State road funds sought County wants help with three clogged intersections

'Their responsibility'

Money not included in Md. plan for highways next year

October 24, 1997|By Dan Morse and Edward Lee | Dan Morse and Edward Lee,SUN STAFF

Howard County officials asked the Transportation Department last night for up to $30 million to help improve three clogged intersections, money that county officials learned recently was not in the state highway plan for next year.

"They are state roads, and we feel it is their responsibility to build them or participate in helping to build them," said Carl Balser, chief of transportation for the Howard County Department of Planning and Zoning.

Balser and other county officials met with state transportation officials last night to discuss the state's draft highway budget, which leaves three key intersections in Howard County -- Route 175 and Snowden River Parkway, U.S. 29 and Route 216, and U.S. 29 and Johns Hopkins Road -- with no state construction funds during the fiscal year that begins in 1998.

State and county officials noted that the budget was only a draft and that the budget process is young.

"I'm the eternal optimist," said Howard County Executive Charles I. Ecker. "I think the state will live up to its responsibility."

Howard officials had offered this year to pay half of the approximately $60 million cost of the improvements. In recent months, county and state officials have come "very close" to reaching such an agreement, Balser said.

Ecker said yesterday that there was an 80 percent chance the state would provide funds.

Howard was undoubtedly not the only jurisdiction disappointed with the proposed highway budget. The Transportation Department's $4.6 billion capital budget plan contains very few new projects anywhere in the state, said Chuck Brown, an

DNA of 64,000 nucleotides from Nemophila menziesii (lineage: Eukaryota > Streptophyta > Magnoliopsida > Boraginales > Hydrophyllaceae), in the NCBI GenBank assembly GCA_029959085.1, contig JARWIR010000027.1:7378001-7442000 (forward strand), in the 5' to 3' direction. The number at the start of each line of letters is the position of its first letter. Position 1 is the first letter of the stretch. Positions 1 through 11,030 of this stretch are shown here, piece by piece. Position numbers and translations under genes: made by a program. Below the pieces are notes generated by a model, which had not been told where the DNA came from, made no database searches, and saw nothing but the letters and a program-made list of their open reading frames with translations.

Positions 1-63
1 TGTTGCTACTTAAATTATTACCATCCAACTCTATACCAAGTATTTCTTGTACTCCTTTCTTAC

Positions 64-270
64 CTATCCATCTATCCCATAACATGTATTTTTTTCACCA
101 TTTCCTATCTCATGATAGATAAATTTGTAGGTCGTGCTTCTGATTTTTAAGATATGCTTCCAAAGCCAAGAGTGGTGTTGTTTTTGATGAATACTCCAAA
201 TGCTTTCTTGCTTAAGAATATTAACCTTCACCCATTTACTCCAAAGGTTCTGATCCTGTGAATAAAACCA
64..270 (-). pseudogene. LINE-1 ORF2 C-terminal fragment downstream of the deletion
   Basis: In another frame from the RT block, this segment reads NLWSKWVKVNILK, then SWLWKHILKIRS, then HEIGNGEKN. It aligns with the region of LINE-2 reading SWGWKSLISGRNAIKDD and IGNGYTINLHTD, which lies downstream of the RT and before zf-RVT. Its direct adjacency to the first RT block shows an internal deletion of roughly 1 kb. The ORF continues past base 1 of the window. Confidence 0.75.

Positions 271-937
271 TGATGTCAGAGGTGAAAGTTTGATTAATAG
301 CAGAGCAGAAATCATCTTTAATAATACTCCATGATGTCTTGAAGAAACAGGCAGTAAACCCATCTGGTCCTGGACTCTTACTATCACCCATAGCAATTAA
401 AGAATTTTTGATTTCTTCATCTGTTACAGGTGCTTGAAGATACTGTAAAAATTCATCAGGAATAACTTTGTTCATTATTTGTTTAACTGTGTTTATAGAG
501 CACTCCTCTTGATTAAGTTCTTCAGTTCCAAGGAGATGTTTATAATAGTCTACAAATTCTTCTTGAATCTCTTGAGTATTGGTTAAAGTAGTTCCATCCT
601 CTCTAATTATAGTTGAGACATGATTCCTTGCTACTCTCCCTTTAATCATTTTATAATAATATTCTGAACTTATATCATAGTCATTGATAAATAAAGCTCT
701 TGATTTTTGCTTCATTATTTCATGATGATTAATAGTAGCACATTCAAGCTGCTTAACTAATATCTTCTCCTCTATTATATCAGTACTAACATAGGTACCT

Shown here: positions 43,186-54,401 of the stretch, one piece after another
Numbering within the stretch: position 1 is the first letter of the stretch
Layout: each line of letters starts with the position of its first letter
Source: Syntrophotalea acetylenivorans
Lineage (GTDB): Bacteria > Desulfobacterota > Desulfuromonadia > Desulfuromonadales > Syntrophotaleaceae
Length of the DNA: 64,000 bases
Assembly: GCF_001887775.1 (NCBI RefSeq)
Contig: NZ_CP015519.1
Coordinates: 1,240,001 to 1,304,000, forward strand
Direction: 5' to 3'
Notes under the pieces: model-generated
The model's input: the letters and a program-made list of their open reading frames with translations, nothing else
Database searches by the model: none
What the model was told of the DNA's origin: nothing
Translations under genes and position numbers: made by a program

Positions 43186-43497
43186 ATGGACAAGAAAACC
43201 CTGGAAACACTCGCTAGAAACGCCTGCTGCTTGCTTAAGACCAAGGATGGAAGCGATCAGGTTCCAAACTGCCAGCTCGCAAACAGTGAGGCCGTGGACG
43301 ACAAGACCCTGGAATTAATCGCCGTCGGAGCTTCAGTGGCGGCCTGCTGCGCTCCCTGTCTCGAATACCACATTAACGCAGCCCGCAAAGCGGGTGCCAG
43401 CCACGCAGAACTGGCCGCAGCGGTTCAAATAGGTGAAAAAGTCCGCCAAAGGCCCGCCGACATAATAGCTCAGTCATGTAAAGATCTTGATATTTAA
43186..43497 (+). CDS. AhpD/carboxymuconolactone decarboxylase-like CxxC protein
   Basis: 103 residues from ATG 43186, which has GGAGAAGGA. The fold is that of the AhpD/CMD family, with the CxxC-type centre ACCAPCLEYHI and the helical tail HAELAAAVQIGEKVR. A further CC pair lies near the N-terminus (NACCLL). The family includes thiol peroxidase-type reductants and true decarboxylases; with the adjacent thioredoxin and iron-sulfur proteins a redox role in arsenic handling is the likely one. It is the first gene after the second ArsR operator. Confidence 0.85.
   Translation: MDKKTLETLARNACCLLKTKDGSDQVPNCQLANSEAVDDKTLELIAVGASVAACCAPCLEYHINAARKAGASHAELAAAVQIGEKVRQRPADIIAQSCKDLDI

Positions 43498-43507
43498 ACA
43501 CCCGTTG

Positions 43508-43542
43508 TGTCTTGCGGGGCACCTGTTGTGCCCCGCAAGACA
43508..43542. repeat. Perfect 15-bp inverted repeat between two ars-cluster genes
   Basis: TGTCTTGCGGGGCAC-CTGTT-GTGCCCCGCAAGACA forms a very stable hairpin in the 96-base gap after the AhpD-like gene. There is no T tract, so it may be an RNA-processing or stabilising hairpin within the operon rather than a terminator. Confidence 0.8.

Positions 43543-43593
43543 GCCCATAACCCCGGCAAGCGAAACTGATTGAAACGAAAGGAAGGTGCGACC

administration spokesman.

In previous years, Gov. Parris N. Glendening has added as much as $511 million to the initial roads budget -- money that can pay for projects that were left out -- but Brown expected the total to be smaller this year.

In neighborhoods around the intersections, community activists' reaction to the state's draft plan varied.

Columbia residents were upset at what they said was another tactic to stall construction of a coveted overpass at Route 175 and Snowden River Parkway, an intersection west of Interstate 95 that is controlled by traffic lights and often is backed up, particularly during rush hour.

"It's just awful. It's a mess," said Kathryn Mann, who works at the Long Reach village association and is president of the Howard County Citizens Association.

In previous years, Ecker had put the entire cost of construction of an overpass in his county budgets, but the money was never spent.

Last year, a task force that studied the intersection called for an overpass. County and state officials said to wait at least until the opening of Route 100 to the north, which could happen as soon as summer and might relieve congestion along Route 175.

"I feel as if the whole time was wasted," said Sara Uphouse, a citizen member of the task force.

In the southern part of the county, activists expressed hope that the delay of the overpasses along U.S. 29 would slow development and its associated traffic.

"We are thrilled by this," said Peter J. Oswald, a slow-growth activist from Fulton. Many residents in the affected part of the county are wary of three proposed mixed-use communities that could result in the construction of more than 3,600 homes within five miles of U.S. 29 and Route 216.

Alton J. Scavo, senior vice president of the Rouse Co. -- which wants to build a 1,395-home Columbia-style village on 517 acres within that radius -- said he doesn't see a link between his company's project and improvements along U.S. 29.

"The [Interstate] 95-216 interchange is our portal to the outside world," Scavo said of the Rouse project, which would straddle I-95. "If our property was located between 29 and 95, then I would say that the interchange is significant."

Scavo said the lack of funding in the state's draft budget could be a signal that a compromise is on the way.

L "I think this may be the beginnings of a dance," Scavo said.

Pub Date: 10/24/97

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